16 July 2009

Empty Houses and Homeless People

In many parts of the world, the economic bust has produced an interesting paradox: Many people are losing their houses, and others are losing wages that would help them buy houses. On the supply side, a wave of new housing has hit the market at the same time as new vacancies have increased. With a fall in demand and increase in supply, there's a surplus of properties and that's why we see for rent and for sale signs popping up everywhere.

So what's the solution for this problem? Excluding big factors (sudden increases in incomes, the desire to own, property destruction, etc.), the answer is lower prices.

Well, problem solved, right? Not exactly. That's because prices for real estate tend to be "downward sticky," i.e., owners are happy to see them go up (and charge higher selling or rental prices), but they are unhappy to see them going down. So, even if "the market" indicates that prices may drop, owners may not drop them. Instead, they stick to their higher prices and hope to find someone willing to pay them. The trouble is that this "someone," unless he's an uncle or has a rare myopic disorder, is probably going to be looking at market prices are buying houses that offer "good value for money." And so the overpriced houses remain unsold and the overpriced business locations remain unleased.

Besides waiting for owners to realize that they are losing more money by waiting than they are gaining with an eventual -- and not guaranteed -- sale, there is very little that outsiders can do to affect this situation. By far the most common -- and most stupid -- "solution" is offering cheaper finance to new buyers. These government-sponsored programs do nothing to reduce prices in the market; they merely add a subsidy to demand.

I would prefer that the government organize auctions of property for rent or sale. The basic idea is that there is no RIGHT price except the price that emerges from the auction. If there are enough people looking for property "at the right price" and enough property available, they will be able to match up in an auction. After all, a city with low vacancies is a city full of residents and businesses that are contributing to that city's vitality. A city with homeless people, few small businesses and vacant signs here and there is a dying city.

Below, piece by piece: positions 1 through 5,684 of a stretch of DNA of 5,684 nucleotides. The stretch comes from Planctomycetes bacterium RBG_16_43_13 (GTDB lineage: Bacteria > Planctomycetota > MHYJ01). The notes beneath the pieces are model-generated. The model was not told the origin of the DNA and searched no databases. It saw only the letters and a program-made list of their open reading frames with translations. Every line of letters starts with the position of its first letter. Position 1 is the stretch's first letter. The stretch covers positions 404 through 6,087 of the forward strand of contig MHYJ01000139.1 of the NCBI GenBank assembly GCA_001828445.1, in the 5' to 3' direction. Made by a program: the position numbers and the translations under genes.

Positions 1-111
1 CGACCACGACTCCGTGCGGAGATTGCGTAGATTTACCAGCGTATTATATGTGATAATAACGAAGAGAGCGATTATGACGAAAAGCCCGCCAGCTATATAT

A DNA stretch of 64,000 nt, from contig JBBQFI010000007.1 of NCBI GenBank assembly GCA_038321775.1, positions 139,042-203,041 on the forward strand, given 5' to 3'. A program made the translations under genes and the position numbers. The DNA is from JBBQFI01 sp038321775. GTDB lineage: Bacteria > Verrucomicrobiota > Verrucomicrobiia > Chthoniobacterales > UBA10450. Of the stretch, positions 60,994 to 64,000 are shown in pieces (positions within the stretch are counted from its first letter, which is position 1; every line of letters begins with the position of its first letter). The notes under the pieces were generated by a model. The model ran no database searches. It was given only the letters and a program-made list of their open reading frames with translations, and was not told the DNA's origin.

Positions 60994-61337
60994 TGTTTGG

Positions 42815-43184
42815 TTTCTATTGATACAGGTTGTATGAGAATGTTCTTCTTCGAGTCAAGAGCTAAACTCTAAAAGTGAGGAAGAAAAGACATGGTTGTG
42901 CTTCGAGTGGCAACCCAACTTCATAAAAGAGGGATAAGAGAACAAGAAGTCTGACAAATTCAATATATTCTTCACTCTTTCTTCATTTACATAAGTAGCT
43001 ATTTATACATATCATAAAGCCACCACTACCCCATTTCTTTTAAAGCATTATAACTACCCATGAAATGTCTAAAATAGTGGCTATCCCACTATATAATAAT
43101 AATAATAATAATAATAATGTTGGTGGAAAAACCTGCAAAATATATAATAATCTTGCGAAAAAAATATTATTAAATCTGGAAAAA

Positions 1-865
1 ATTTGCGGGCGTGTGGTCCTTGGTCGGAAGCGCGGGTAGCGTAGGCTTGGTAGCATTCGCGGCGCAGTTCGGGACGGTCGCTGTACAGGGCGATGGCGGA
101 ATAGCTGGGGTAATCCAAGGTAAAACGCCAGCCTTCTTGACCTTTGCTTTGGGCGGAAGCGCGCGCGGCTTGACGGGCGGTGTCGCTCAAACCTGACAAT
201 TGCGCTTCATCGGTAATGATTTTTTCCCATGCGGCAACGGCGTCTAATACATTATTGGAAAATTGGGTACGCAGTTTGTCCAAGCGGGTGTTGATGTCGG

Bottom Line: The real estate market does not adjust very well when big changes hit it. Auctions to match supply and demand can restore balance and increase the utilization of one of our precious resources: real property.

1 comment:

  1. WaterSource/WaterBank16 July, 2009 04:52

    Moody’s Investors Service today ( 7/15/09) cut California’s debt rating two notches, to "Baa1" from "A2," warning that the risk is rising that California could have trouble paying its bondholders if the budget stalemate in Sacramento doesn’t end soon.
    The firm said the state remained on its "watchlist" for further downgrades.

    Moody’s "Baa1" rating is just three notches above the level at which California’s $59 billion in general obligation bonds would be considered "junk," or no longer investment-grade in quality.

    California has since early this year had the lowest credit grade of any state.

    State Treasurer Bill Lockyer has insisted that California would never default on its bond debt. The state Constitution mandates debt payments...

    It might be a good thought to consider backing the I.O.U.'s.

    All I have to offer is a new Source of fresh water to develop for the region ... renewable energy, jobs, water in the bank...water for energy independence from biofuels, that sort of thing.

    Are there any other real ideas ?

    WaterSource/WaterBank
    waterrdw@yahoo.com

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